It was no easier to trust her father. Personally, I think that George did love his daughter and wanted to do the best by her. But he had a remarkably short memory. As an heir to the throne who had chaffed under the strict education imposed on him, you would expect his rearing of Charlotte to be more liberal. Alas, he was so terrified of Caroline’s influence that he kept her on a tight rein. He made it very clear that Charlotte was to have “no will of her own”. I doubt anyone would like being told that, but for the spirited Charlotte it was doubly exasperating. She began to see him as a jailor. Since he hated and banned visits to Caroline, they became a kind of illicit treat. Another rod George made for his own back was raising Charlotte with Whig values. As heir presumptive, he had subscribed to the party views, but the tables turned when he became Prince Regent. Not only were the Whigs infuriating him with their party squabbles but they were determined to end the war. For the sake of what he believed best for England, George was forced to break with his old party and stick with the Tories. This widened the gap between father and daughter; Charlotte burst into tears at dinner when he gave an anti-Whig speech.
We must remember that George hated Caroline with an almost inhuman frenzy. There were times when his daughter, as a reminder of that hated woman, was loathsome to him. It became far easier to spend time in Brighton with Mrs Fitzherbert and their adopted daughter, Minnie Seymour. Minnie was a winning child, dutiful and sweet – probably because she didn‘t have the Hanover genes in her. Once again, Charlotte was finding her place filled in a parent’s heart. She even began to suspect that George wanted her out of the country, married to a foreign Prince, so it would be easier to divorce her mother. In which case, he would probably marry again and produce an alternative heir to the throne. She stood to lose everything if she didn’t keep her father sweet – or, if she abandoned her mother. How was she supposed to do both?
Unsurprisingly, with all this pressure, Charlotte “played up”. She liked to be rough with her playmates, laugh loudly and swagger like an ostler boy. She delighted in a tom-boy image, yet never lost sight of the great situation to which she was born. When asked to close the door by her governess, she replied grandly, “Not I. If you want the door closed, ring the bell.” For a period of her childhood, she made herself as difficult as possible. Why not? Whatever she did, she was bound to displease one or other of her parents.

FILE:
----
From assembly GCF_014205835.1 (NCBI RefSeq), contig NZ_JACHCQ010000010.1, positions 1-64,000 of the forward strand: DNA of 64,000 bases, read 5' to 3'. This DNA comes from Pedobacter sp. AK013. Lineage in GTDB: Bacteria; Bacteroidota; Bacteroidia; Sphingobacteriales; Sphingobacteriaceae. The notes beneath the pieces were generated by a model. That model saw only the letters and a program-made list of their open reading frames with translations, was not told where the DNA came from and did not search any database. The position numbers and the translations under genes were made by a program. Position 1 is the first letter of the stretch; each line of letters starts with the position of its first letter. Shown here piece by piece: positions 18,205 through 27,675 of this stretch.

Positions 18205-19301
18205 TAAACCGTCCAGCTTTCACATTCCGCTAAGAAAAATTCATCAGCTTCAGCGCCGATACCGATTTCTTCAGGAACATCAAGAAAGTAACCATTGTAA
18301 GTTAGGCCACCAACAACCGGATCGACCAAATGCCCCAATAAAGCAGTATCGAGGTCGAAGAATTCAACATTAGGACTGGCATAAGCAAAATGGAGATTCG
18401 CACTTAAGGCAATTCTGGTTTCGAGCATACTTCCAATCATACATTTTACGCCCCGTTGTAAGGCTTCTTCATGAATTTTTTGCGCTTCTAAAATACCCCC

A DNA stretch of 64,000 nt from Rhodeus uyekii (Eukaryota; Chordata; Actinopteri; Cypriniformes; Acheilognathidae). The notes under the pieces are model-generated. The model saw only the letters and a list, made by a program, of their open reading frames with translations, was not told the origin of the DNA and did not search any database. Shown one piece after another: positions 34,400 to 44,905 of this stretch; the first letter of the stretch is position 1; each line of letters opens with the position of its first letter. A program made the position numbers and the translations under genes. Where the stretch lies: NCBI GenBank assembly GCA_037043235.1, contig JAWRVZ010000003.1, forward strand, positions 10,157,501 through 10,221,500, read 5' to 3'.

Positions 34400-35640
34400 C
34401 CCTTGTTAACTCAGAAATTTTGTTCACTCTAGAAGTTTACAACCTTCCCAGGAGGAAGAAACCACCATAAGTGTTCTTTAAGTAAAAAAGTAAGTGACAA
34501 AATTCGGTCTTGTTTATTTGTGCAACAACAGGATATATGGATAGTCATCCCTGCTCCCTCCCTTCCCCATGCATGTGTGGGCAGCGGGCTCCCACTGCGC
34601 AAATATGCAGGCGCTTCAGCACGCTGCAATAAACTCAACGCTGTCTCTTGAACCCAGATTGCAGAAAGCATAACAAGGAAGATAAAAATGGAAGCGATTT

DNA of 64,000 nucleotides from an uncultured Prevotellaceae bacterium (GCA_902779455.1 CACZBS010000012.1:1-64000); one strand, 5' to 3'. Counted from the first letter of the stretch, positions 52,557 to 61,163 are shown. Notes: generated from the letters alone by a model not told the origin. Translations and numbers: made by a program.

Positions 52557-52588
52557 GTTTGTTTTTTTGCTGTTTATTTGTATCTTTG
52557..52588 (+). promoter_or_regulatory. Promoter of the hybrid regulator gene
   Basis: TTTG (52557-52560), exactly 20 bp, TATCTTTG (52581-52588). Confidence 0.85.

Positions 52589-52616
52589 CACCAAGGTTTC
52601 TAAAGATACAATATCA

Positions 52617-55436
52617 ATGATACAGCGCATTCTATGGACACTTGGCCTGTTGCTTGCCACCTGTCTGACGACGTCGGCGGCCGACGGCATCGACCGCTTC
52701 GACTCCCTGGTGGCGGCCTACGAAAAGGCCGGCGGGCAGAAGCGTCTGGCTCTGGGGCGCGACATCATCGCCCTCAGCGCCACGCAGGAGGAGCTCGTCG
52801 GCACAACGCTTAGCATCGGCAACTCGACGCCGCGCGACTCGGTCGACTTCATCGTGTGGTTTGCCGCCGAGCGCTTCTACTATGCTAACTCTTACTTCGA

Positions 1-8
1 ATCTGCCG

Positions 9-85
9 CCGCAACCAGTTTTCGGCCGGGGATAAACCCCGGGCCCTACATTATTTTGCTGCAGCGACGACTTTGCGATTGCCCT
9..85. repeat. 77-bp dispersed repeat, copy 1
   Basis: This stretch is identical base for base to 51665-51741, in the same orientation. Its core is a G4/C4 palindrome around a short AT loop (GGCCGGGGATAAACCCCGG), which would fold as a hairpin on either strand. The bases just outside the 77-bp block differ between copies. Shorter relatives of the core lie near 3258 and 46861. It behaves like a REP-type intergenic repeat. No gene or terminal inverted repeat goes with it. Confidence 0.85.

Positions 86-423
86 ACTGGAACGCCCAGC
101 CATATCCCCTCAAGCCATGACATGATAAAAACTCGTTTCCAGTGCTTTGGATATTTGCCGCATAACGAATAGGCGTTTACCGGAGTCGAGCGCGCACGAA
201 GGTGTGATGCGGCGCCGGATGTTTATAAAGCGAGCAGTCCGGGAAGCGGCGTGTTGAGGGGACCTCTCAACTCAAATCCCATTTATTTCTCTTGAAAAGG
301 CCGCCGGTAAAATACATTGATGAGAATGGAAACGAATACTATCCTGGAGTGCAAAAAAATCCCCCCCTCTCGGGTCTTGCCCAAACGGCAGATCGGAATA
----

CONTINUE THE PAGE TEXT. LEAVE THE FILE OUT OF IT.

Charlotte did have true friends who cared for her, but she didn’t realise it. Her grandmother Queen Charlotte and the five of her daughters who remained in England were on her side. But as they all loved George, Charlotte suspected them of being nothing but his puppets. Moreover, they were all so boring to her youthful mind. She scarcely thought of confiding in them until much later on in life. Meanwhile, her Aunt Royal frequently wrote from Wurttemberg with recommendations for Charlotte’s upbringing. If George had attended to them, Charlotte might have enjoyed a bit of an easier ride. The only one of the family Charlotte knew she could trust was her grandfather George III. They were devoted to each other. But the “madness” snatched him away from her so often, he was of very little use.
Charlotte did eventually find happiness with Prince Leopold, who she married. She calmed down from this point and truly seemed able to be herself. Her relationship with her father and aunts improved, and she wrote fondly to her mother on the Continent. It seemed she had at last reconciled some of the turmoil within. Yet when she was on the point of completing her own joy by adding a child to the family, and delighting the nation by giving birth to a Prince, Charlotte tragically died.
It seems so unfair that she was only able to enjoy a brief snatch of happiness. But from a literary point of view, it has the perfect symbolism. The rotten marriage of her parents tainted her luck throughout life. The only good thing to come of the union, like the marriage itself, broke down at an early age. Poor Charlotte. I often wonder what would have happened if she and her son had lived, thereby erasing the Victorian era. We will never know, but I certainly hope that she has found the peace she was seeking all that time, beneath this beautiful monument with her son and grandmother.